The gaming market lends itself more to a hybrid approach than other digital media. While you can download games to something like a PS3, it’s a hack to create a backup, so you’re basically betting your gaming investment on the strength of the hard drive. There are still some reasons why having the disc is better. However, add-ons, features, extensions, etc. as noted can extend the life of those discs significantly. As a result, I don’t think digital games will approach the level of digital music or even books, at least not until the bandwidth and storage is good enough to support digital movies. And while that’s getting closer every day, it’s still got a ways to go.

Steve Montgomery
Guest
11 years 10 months ago

The ability to download provides benefits to both the people buying/upgrading their game and the people writing the software. The gamers get faster access to the newer versions (not having to wait for all the issues the come along with marketing and distribution of a physical product). The software producers lower the cost of getting their new game into the markets and, as pointed out in the article, this provides the opportunity to extend the life cycle of the game. There is not doubt that this practice will continue to grow. The only question is the rate.

Jonathan Marek
Guest
11 years 10 months ago

I suspect this will take longer than analysts expect. After all, this trend has been declared inevitable in music and movies for well about 15 years now. While it finally did happen in music, it still hasn’t happened in movies (think about what has hurt Blockbuster–digital downloads aren’t in the top two reasons). In the end, of course, digital will dominate.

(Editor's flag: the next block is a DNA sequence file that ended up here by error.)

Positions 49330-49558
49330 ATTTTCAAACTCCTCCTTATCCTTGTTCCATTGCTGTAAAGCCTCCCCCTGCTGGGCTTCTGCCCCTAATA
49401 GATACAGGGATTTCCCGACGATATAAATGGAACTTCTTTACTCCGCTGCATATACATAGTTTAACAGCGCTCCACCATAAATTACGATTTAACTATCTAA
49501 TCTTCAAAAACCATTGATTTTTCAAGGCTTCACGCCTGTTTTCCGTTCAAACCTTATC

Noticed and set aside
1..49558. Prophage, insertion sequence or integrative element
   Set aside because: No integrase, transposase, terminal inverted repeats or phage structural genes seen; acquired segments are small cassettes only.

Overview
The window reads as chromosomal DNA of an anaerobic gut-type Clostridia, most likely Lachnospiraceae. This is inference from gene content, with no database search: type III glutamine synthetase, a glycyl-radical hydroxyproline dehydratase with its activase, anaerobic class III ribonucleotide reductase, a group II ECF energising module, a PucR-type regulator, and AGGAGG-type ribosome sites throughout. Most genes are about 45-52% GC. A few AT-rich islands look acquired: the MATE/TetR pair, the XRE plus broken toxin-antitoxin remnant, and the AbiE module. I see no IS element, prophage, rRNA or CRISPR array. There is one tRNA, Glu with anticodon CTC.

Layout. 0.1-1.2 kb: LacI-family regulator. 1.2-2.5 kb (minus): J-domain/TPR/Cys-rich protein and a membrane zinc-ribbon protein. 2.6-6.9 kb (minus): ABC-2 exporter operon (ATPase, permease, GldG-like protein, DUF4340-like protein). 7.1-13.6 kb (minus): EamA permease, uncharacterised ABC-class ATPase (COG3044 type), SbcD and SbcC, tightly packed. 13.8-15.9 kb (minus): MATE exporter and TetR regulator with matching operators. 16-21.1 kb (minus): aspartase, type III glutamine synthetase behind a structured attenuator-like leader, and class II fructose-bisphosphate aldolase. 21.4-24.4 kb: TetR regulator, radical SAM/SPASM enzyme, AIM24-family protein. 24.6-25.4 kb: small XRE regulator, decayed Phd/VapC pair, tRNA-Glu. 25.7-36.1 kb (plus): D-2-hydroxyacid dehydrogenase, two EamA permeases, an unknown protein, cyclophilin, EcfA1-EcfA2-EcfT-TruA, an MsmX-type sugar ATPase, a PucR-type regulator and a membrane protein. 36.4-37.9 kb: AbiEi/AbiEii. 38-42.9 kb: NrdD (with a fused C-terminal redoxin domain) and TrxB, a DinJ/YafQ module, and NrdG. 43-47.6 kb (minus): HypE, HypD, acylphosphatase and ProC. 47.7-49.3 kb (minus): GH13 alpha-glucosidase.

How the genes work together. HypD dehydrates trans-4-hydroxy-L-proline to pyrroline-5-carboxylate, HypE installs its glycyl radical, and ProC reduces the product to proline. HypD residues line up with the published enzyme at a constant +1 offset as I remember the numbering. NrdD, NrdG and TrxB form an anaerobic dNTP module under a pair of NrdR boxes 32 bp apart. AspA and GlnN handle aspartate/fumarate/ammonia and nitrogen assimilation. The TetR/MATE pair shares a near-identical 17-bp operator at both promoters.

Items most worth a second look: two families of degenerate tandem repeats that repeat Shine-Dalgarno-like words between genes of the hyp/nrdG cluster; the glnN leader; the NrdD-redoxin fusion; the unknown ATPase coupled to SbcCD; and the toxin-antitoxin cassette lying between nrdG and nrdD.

Joel Warady
Guest
Joel Warady
11 years 10 months ago

For the retail stores to survive, they need to recreate themselves to be more of a destination, and offer something that gamers can’t get online. They should host monthly tournaments for local players, with annual championships. Create more of a community around their stores as opposed to simply retailing. The stores need to work with the game developers and create exclusive offers that can only be obtained at store level. For example, the retailers can create a mash-up machine that would allow users to create their own games by utilizing characters from one game, and moving them to another.